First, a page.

By Justin Kunkel | 2018 DHIT Summit Blog Post
My mechanic sends me handwritten postcards. When my car is due for service, one pops up in the mail, with a description of the work that might be necessary based on the notes from my last service appointment. He texts me too. Well, he doesn’t. But a robot pretending to be him does. After he’s seen the car, I always get a call asking about my service experience. A few months back, I found a screw in my tire on the worst possible day. He bumped other work to get me fixed up while I grabbed breakfast next door. He’s flexible about how and when he’ll accept payment.
I am engaged in the maintenance of my car, because my mechanic makes it easy for me to be so.
I am not engaged in my dermatological health. Do you know why?
In February of 2017, I scheduled a dermatologist appointment. For the following September. I forgot about it, as you do when you schedule things eight months out. I didn’t realize I had missed it until May 2018, when I called to reschedule.
“We have an appointment available Wednesday at 9:30,” the scheduler said.
“Oh, bad luck, I have a meeting.” I responded. “What else do you have.”
“Well, let me see… then you’re into January.”
Yes, I know the stakes are higher. I know that I should be more engaged in the health of my skin. But if those of us working to move healthcare forward rely on the gravity of the subject matter to reach patients, we’re not going to have impact. People don’t do what they should do unless it’s made easy for them. As a designer, I tell people my job is to make it easy for people to do the right thing. An important part of design is anticipating failure points and building catches. In healthcare, we do that in clinical settings, but when it comes to reminding a patient of an appointment they scheduled eight months ago, we make one phone call.
As a designer working in healthcare, one of the questions I get asked the most is, “how can we better engage our patients?” Too often, the question that is being really asked is, “how can we stay connected to our patients without doing anything practically different ourselves?” There’s a range of effort from the mundane to the audacious that can be deployed to improve the engagement of patients, but we have to get the simple stuff right first. From a designer’s perspective, true patient engagement comes from experiences that offer multiple modes of access, are complete, and are proactive.
Multiple Modes of Access
Apps and connected health devices have the potential to be a boon for healthcare providers, but only if we understand the expectations that we are competing with. Think about the ecosystem of Amazon. No matter how you feel about the company, it certainly makes itself available. You can interact with it in ways that fit into your life and that’s a benefit for you and for Amazon itself. I put one of my Alexas (Alexi?) in my kitchen and it promptly replaced my kitchen timer when I bake. You know what it also did? Became a concierge service that would restock my pantry without me even knocking the flour off of my hands. Amazon lets me engage on my terms. How many healthcare experiences offer a commensurate level of flexibility?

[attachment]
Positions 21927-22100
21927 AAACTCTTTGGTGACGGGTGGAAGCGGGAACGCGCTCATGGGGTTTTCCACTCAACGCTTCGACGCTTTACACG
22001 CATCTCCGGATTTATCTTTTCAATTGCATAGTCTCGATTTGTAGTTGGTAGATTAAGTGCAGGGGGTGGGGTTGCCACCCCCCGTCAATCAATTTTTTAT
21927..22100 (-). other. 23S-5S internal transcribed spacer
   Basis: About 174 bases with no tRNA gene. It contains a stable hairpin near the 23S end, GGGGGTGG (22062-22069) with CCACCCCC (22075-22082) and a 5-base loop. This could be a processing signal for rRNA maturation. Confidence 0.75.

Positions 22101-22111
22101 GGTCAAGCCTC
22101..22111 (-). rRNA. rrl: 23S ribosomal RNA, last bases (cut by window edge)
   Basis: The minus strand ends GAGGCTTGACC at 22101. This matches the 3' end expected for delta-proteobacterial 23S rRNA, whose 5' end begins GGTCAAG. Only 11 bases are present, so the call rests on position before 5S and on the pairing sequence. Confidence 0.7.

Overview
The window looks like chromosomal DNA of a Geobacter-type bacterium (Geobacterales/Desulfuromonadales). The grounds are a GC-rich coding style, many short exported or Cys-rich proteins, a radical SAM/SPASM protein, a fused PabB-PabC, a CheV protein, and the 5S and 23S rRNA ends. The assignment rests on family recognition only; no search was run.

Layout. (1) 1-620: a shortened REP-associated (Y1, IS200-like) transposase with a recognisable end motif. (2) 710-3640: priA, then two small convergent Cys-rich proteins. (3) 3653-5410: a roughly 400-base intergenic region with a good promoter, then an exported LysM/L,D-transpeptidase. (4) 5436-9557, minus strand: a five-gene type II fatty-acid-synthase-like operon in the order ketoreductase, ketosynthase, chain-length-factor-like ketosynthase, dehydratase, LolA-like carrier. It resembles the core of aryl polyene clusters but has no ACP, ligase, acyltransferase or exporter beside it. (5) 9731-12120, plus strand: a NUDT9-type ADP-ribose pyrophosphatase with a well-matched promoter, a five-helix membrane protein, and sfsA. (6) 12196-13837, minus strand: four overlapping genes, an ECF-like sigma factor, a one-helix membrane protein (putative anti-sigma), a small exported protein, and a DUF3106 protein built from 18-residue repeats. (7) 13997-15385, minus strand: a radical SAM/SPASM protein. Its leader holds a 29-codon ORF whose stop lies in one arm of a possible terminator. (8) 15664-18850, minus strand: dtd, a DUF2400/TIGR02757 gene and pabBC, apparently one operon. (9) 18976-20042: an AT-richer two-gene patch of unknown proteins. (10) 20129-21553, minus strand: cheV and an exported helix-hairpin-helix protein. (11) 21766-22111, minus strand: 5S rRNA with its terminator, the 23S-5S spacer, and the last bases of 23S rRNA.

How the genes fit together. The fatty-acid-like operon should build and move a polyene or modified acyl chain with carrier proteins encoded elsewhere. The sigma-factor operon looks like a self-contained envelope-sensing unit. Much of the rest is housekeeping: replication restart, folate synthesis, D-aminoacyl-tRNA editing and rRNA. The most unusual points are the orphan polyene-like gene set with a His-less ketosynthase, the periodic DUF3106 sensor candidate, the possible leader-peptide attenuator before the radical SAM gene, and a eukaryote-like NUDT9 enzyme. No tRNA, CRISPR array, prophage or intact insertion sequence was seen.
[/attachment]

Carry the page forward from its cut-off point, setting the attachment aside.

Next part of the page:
Maybe a more revealing example: I’ve come to loathe the airline that holds the bulk of my frequent flyer miles, but no one would claim I’m not engaged. I keep its app on my phone and I use it to buy flights, check status, download tickets and view details of my mileage account. Why do I stay engaged with a company that drives me nuts? It offers value in return. I can manage the majority of my interactions with this cursed company without making a phone call.
Too many pieces of healthcare technology are incomplete or piecemeal. Too many don’t allow you to pay for anything. Too many don’t allow you to schedule anything. They don’t take steps out of the process. They make it harder not easier. We’ve built applications that allow people to do one thing or start doing a bunch of things that they have to call us on the phone for eventually anyway. Consumers engage with experiences that are complete enough to add real value.
Providing a channel for engagement is not the same as driving it. Patient engagement is a search for symbiosis, not obedience. Healthcare providers must realize that they are competing for mindshare just like everyone else in an increasingly cluttered cognitive landscape. Consider:
- Almost seven in 10 Americans report being exhausted by the news, according to a new study by the Pew Research Center.
- 97 percent of Americanshave at least one of the leading risk factors for fatigue, which include working at night or in the early morning, working long shifts without breaks and working more than 50 hours per week.
- A Harvard Business Review study found that Americans associate busyness with social status.
It’s never been harder to cut through the clutter of American lives. All of the other things we’re competing with for attention are going to our patients and reminding them to engage. Frequently, healthcare is hoping that if we build it (a process, technology, etc.) they should come. We’re still in step one of a multi-step process. We can talk about AI and blockchain and connected health devices all we want, but first, we have to get the simple stuff right—make it easy for people to do the right thing.